Biomass fuel information
Information about the different fuel types available for biomass boilers, the regulations, considerations to take and information on procurement.
Wood chips are small pieces of logs or wood waste. These are formed by passing through a chipping machine, which turns them into 30mm pieces, also known as G30.
Wood pellets are a type of biomass fuel, made from compacted sawdust or other waste from saw-milling and manufacturing. At 4.8kWh per kg, you only need one third of the space that you'd need for wood chips.
As a biomass fuel, logs will generally deliver 5.1kWh per kg, depending on moisture content and type of wood (hardwood or softwood, and species).
Grain can be an economical and convenient fuel for use in biomass boilers. 'Pourable' grain such as oats, wheat and barley have a low nitrogen content. Being a slightly denser fuel than miscanthus, it will require less space to store for the same amount of heat.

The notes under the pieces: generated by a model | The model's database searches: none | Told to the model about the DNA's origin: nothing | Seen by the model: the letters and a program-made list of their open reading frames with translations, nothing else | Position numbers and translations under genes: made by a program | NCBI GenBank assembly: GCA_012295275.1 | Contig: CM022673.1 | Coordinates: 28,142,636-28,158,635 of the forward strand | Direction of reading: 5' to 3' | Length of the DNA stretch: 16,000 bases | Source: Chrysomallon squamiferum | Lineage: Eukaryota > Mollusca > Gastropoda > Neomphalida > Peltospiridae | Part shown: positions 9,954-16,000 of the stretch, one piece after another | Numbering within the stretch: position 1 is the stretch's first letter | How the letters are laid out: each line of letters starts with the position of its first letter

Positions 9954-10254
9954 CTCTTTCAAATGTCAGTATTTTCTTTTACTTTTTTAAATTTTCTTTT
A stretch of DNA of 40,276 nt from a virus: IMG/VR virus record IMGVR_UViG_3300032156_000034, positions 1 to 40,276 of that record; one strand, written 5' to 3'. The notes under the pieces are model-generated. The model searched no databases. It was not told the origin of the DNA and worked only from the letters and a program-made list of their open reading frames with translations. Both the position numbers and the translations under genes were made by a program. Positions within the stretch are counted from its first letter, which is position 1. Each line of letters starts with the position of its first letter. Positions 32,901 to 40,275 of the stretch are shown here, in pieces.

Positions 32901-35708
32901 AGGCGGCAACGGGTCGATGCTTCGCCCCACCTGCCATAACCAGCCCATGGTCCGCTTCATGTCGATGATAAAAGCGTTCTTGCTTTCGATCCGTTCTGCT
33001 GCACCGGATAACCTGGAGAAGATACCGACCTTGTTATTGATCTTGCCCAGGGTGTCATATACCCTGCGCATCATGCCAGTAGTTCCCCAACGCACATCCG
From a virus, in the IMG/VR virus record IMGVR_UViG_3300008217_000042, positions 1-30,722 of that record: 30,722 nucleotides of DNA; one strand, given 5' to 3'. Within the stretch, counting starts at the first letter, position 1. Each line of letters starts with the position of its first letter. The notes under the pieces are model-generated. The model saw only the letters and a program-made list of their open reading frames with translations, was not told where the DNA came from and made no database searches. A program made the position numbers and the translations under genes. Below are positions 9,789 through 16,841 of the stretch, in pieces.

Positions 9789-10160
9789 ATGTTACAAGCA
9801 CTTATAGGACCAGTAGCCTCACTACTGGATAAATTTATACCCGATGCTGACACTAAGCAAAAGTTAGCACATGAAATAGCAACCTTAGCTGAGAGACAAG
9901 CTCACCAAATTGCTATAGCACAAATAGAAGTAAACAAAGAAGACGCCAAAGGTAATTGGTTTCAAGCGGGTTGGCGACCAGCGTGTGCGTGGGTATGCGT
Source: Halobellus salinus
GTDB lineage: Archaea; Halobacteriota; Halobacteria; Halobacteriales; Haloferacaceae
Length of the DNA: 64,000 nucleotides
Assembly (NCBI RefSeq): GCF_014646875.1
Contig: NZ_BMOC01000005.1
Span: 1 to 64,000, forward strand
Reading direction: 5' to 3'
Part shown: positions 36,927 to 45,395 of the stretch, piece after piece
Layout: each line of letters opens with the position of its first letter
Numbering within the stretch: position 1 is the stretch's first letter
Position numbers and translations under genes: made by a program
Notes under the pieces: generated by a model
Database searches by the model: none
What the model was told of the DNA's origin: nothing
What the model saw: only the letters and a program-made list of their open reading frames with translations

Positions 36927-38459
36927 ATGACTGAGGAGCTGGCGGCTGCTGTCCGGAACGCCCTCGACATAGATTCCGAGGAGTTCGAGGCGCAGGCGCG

Miscanthus, (or 'elephant grass') is a perennial grass originating from Asia. It is becoming popular as an energy crop as it can easily and quickly grow on poor quality land with no need for fertilisers or very much intervention.
About the BSL
The Biomass Suppliers List (BSL) is a list of woodfuel that has proven it meets the eligibility requirements for the Renewable Heat Incentive (RHI) scheme.